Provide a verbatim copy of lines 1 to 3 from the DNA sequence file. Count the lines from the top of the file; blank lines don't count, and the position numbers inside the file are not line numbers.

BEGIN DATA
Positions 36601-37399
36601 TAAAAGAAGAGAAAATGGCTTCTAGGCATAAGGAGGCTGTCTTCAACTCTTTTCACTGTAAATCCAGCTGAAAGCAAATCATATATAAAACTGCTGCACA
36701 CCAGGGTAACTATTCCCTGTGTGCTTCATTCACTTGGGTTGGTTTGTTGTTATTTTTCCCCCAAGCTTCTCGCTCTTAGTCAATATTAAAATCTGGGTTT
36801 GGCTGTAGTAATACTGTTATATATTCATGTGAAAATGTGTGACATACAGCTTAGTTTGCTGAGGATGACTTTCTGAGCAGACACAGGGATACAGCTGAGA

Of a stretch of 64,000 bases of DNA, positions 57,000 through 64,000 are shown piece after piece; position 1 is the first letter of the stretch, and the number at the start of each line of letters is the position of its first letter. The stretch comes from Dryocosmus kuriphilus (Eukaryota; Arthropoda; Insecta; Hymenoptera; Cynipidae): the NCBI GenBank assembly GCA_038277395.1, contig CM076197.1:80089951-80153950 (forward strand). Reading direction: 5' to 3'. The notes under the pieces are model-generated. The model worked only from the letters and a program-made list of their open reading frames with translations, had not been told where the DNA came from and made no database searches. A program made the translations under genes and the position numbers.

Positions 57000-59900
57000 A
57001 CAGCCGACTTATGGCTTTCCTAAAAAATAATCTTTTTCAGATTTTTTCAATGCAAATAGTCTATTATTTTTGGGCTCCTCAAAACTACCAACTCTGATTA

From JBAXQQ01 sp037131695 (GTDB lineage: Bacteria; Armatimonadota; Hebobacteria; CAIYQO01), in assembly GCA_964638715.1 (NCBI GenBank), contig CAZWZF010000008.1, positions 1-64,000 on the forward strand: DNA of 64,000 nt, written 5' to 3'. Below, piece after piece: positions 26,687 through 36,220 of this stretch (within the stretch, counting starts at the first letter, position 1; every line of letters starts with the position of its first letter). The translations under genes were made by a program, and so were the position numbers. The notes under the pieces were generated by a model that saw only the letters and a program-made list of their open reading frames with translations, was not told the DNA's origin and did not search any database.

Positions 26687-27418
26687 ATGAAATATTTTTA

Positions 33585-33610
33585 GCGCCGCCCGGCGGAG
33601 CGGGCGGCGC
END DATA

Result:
Positions 36601-37399
36601 TAAAAGAAGAGAAAATGGCTTCTAGGCATAAGGAGGCTGTCTTCAACTCTTTTCACTGTAAATCCAGCTGAAAGCAAATCATATATAAAACTGCTGCACA
36701 CCAGGGTAACTATTCCCTGTGTGCTTCATTCACTTGGGTTGGTTTGTTGTTATTTTTCCCCCAAGCTTCTCGCTCTTAGTCAATATTAAAATCTGGGTTT